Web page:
Expert: Southeast Has Potential to Become ‘Saudi Arabia’ for Biofuels Crop Production
by Blair Fannin (Texas A&M University) Dr. Bill McCutchen sees the potential for the southeast to become the ‘Saudi Arabia’ for production of dedicated energy crops.
“It’s the Bioenergy Belt,” said McCutchen, executive associate director of Texas A&M AgriLife Research, at the Growing Texas Conference held in College Station recently. Attendees heard from numerous experts discussing future water and energy needs in Texas.
McCutchen provided attendees an overview of research done by the agency in developing potential dedicated energy crops for biofuels. Whether it’s energy sorghum or algae, McCutchen said too much emphasis has been placed on corn, as its needs are for both food and livestock feed production.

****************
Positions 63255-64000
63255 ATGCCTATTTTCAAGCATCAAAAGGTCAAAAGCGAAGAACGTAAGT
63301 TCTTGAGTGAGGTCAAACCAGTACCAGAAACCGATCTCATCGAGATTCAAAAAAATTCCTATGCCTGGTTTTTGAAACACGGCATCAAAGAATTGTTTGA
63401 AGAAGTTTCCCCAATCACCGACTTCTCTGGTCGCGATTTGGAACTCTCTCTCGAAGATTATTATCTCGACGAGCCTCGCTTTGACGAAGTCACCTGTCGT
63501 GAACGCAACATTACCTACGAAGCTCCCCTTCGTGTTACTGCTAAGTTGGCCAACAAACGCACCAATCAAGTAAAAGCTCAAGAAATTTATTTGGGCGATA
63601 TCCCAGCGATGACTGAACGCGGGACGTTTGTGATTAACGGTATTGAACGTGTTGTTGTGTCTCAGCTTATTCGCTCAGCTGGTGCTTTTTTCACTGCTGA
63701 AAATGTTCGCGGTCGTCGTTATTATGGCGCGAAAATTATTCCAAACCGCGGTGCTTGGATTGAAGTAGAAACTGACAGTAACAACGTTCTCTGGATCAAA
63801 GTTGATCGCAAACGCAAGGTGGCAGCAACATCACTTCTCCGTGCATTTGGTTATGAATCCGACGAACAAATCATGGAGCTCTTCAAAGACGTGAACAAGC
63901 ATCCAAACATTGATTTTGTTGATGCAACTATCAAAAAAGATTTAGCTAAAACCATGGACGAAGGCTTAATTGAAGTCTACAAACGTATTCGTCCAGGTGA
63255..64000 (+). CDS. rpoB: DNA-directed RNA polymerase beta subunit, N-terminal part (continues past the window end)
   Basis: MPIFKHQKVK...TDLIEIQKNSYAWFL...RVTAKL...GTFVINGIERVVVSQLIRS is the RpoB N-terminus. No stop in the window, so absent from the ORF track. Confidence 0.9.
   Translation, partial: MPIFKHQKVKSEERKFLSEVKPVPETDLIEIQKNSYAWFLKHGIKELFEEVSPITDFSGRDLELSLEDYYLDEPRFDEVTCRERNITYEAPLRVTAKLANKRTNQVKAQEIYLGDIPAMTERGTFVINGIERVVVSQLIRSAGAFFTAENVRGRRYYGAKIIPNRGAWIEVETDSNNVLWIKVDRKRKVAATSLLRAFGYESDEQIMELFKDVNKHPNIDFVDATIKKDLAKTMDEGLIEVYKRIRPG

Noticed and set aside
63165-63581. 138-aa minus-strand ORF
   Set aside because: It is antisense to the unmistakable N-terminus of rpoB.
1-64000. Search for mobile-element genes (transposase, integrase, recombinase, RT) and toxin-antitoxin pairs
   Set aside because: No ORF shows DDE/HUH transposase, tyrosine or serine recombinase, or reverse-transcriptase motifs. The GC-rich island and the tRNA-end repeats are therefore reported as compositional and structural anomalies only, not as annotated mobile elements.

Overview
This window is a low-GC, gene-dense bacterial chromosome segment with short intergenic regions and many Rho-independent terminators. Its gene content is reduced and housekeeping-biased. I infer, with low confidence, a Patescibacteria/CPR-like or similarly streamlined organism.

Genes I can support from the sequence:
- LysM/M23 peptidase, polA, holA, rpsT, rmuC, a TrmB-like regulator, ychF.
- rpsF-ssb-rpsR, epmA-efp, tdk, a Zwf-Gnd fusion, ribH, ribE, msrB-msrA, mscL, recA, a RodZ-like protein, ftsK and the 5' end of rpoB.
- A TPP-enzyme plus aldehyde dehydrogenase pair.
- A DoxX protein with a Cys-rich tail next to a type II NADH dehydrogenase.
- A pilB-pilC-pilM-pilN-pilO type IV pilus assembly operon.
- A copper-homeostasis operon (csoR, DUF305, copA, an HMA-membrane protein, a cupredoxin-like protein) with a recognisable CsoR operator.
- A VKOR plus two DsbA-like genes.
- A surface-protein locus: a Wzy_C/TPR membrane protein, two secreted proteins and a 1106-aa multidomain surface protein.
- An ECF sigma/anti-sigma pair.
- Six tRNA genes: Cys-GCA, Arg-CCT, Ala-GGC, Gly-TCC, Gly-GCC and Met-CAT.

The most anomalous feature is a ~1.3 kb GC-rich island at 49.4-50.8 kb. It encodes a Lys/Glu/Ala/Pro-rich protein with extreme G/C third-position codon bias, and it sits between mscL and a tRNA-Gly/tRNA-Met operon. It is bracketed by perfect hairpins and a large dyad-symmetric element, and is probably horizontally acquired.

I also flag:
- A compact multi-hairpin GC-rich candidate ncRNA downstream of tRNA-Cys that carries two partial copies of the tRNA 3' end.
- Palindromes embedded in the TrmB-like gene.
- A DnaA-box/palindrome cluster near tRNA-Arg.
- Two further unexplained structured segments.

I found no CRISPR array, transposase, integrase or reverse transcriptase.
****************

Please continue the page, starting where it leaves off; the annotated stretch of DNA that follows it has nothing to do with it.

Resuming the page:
…“What we are going to see is an emergence of cellulosic-based conversion facilities, and when this infrastructure is in place, we will see a new set of dedicated energy crops that will complement food and fiber crops. We are starting to see the deployment of cellulosic and biomass conversion facilities for biofuels being put into place.”
McCutchen said the Texas Gulf Coast to the eastern border is the “sweet spot” for biofuel production and growing dedicated energy crops that are also drought tolerant.
…“We are now working with BP, Chevron, Ceres and others to make this a reality for Texas and the Southeast.” READ MORE